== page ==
The opinion of the court was delivered by: Weinstein, Senior District Judge.
The question posed is whether the court may defer sentence of a
defendant to permit him to complete the Special Options Rehabilitation
Service (S.O.R.S.) Program, an innovative remediation procedure
administered by this district's Pretrial Services officers. The answer is
yes. While protecting the public, the federal district judge's duty is to
try to save as many of the people before the court as it can — one
person at a time in accordance with the law.
Defendant's continued participation in the S.O.R.S. program will enable
the court to evaluate rehabilitation of defendant before sentencing him.
Sentencing can be deferred to allow this young, nonviolent offender
— whose physical and mental fragility renders him particularly
susceptible to abuse in prison — further time to demonstrate
rehabilitation under the strict control of Pretrial Services.
This approach permits appropriate and necessary circumvention on a
case-by-case basis of rigid Guidelines that in some cases have
unnecessarily destroyed the lives of defendants — particularly
minorities — and their families, and added substantially to
taxpayers' burdens by requiring the construction of a large and rapidly
expanding prison system. As demonstrated below, unnecessary cruelty by
requiring incarceration in cases such as this one is not required by
Once it imposes sentence, the court under the Guidelines lacks the
power to modify the sentence to meet changing circumstances and
demonstrated rehabilitation unless upon the request of the prosecutor.
See Fed.R.Crim.P. 35(b), (c) (reduction of sentence); U.S. Sentencing
Guidelines Manual § 5K2.19 (2000) (post-sentencing rehabilitation
efforts after sentence of a term of imprisonment are not permitted).
Deferring sentencing in selective cases allows the court to follow the
statutory requirement that rehabilitation be considered as one of the
viable and continuing sentencing criteria. See 18 U.S.C. § 3553
(a)(2)(D). Saving rather than destroying defendants is permitted under
K is a twenty-one year old Asian-American male. He is slight in build
and reticent. Born in mainland China, he is the elder of his parents' two
children. The family emigrated to the United States when defendant was
four years old. He is a United States citizen. His sister is attending
Defendant's parents speak little English. They have worked long hours
at low-paying jobs to meet the family's financial needs. K's father is
employed as a cook in a Bronx restaurant. Until recently his mother was a
seamstress in a garment factory. Defendant's grandfather, unable to speak
or read English, babysat for the two children when they were younger.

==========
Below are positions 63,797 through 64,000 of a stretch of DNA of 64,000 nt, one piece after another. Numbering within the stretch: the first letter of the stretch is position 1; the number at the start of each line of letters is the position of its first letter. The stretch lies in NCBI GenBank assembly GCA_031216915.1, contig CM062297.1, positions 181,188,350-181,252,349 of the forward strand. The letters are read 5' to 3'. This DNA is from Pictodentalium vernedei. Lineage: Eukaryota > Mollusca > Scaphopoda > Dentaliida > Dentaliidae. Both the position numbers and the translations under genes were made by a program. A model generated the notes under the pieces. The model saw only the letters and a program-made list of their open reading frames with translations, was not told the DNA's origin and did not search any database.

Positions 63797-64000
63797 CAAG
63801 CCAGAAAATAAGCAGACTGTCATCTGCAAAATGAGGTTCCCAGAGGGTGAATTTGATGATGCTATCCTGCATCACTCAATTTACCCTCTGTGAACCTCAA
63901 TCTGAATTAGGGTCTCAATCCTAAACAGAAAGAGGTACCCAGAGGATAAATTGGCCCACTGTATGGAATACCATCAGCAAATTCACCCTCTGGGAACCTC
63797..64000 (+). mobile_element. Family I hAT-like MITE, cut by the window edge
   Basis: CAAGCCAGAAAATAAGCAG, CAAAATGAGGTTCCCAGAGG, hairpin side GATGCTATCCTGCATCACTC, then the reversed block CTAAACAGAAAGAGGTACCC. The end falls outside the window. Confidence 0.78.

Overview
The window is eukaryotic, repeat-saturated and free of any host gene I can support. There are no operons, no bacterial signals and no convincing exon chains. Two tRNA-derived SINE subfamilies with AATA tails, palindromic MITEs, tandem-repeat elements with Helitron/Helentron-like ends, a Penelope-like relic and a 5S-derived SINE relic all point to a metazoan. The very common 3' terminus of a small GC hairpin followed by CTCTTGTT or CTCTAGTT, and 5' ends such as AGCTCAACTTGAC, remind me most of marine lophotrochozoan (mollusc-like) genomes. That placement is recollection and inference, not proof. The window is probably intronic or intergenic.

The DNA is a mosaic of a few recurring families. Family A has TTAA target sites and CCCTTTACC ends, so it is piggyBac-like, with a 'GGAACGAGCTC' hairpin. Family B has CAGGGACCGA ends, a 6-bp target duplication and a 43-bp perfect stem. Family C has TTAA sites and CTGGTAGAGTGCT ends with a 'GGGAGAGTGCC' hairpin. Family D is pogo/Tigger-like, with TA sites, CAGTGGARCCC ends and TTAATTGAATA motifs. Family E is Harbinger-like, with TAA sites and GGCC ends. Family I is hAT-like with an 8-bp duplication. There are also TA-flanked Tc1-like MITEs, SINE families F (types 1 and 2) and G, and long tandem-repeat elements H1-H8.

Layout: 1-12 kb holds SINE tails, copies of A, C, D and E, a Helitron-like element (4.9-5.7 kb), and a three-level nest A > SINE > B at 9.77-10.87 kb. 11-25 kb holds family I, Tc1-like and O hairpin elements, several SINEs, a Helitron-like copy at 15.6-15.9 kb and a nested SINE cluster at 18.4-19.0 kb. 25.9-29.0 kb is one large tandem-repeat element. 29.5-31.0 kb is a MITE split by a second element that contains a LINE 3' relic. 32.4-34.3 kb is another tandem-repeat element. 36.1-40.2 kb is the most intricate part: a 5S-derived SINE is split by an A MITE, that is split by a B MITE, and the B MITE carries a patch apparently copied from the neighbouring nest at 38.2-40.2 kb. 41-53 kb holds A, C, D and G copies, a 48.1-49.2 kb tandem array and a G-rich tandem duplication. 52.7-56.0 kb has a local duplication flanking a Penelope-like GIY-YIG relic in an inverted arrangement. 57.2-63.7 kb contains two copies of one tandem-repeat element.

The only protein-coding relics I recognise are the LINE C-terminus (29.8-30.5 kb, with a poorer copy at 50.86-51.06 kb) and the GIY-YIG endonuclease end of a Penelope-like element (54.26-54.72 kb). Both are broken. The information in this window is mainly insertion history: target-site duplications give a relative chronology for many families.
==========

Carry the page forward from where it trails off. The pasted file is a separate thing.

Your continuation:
Psychiatric evaluations reveal that defendant functions in the
low-average range of intelligence, with poor insight and judgment. Until
recently he was unemployed and dependent on his parents for financial
Since K's arrest, his mother has become terminally ill. She lost her
job at the garment factory and is without medical insurance. As required
by his Pretrial Services officer supervising defendant while he is on
bail, K is now working full-time at a Brooklyn auto electronics shop. His
co-workers describe him as hard-working, friendly, and unfailingly
polite. He contributes all but $20 of his weekly salary to his mother's
health care costs. K now plans to prepare for a vocation helping poor
people in the health field.
In April 2000, at a time when defendant was unemployed and
drug-dependent, he was contacted by two government informants
masquerading as prospective buyers. Defendant met with the informants at
his parents' residence in Brooklyn where he agreed to supply them with
15,000 tablets of methylenedioxyamphetamine, a drug commonly known as
Ecstasy, by July 4, 2000. K could supply only 1,000 tablets. Despite
continuing negotiations, ultimately, he was unable to procure any
additional tablets. K was arrested in August 2000.
Defendant pled guilty in December 2000 to one count of knowingly and
intentionally attempting to distribute, and possessing with the intent to
distribute, Ecstasy in violation of sections 841(b)(7)(c) and 846 of
Title 21 of the United States Code. Significantly, the government agreed
to base the plea on the 1,000 tablets of Ecstasy the defendant actually
sold rather than on the 15,000 tablets he allegedly conspired to sell,
thereby reducing estimated incarceration under the Guidelines from 46-57
months to an estimated 12-18 months. He was released on bail.
Following his release from jail, defendant was cooperative, compliant
and eager to please. He met with his Pretrial Services officer several
times a week. K's Pretrial Services officer referred him to the Fortune
Society, where he attended remedial classes twice weekly in preparation
for the General Equivalency Diploma examination. He received passing
scores on two G.E.D. pretests. He also provided clerical services as a
volunteer at both the Fortune Society and the Manhattan office of the
Legal Aid Society.
A routine criminal record check in February 2001 revealed that K had
been arrested in December 2000 and charged with Aggravated Harassment in
the New York state court system. He had allegedly left a menacing message
on the answering machine of someone who owed him money.
3. Sentencing hearing on rehabilitation
In March of 2001, defendant, accompanied by his attorney, appeared for
sentencing. Defendant's Pretrial Services officer as well as a
representative of Probation who had prepared the presentence report were
present. The court asked defendant to summarize his progress in the
S.O.R.S. program. K responded, "I'm going for my G.E.D. right now. . . .
Working [a]t the Legal Aid, clerical work. . . . I'm going into this